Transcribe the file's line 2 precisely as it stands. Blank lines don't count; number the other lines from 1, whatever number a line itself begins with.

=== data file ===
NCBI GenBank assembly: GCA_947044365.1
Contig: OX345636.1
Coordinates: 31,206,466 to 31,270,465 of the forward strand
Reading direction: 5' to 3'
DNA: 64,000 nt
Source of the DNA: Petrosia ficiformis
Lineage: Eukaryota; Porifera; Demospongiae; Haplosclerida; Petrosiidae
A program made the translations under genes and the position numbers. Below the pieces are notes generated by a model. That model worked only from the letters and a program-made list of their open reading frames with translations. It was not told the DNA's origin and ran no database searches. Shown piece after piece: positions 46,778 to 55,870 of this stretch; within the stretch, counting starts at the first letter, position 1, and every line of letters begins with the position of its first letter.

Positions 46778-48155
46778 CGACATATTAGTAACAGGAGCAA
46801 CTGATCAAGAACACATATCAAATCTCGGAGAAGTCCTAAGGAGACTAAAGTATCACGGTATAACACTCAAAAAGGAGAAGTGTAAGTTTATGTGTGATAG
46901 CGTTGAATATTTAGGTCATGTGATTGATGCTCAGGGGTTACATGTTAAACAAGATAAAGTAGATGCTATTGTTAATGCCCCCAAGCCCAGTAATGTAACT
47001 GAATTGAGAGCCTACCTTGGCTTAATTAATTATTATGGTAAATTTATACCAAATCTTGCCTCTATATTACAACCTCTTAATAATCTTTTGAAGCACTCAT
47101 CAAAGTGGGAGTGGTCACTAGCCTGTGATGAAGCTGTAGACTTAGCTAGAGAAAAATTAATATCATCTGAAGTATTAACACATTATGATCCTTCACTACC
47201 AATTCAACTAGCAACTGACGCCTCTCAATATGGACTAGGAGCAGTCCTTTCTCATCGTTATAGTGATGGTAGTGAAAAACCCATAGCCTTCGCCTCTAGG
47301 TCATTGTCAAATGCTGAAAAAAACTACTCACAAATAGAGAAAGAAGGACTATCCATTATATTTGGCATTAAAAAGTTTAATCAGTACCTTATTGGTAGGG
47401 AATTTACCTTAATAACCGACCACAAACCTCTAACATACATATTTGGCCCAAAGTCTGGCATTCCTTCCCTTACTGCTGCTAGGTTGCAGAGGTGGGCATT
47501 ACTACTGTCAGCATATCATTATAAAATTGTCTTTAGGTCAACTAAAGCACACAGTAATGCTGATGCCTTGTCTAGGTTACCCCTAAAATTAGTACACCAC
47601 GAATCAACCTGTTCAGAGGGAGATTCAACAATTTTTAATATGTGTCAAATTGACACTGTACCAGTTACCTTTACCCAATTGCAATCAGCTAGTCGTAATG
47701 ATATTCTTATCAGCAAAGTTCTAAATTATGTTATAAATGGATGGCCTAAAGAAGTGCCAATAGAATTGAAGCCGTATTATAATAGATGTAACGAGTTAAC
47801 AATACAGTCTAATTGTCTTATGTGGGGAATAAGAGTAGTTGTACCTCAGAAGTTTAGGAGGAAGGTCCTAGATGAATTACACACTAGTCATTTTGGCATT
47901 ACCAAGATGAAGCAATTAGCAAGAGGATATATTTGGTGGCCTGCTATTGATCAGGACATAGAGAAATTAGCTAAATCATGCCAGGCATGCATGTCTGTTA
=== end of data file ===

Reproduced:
Contig: OX345636.1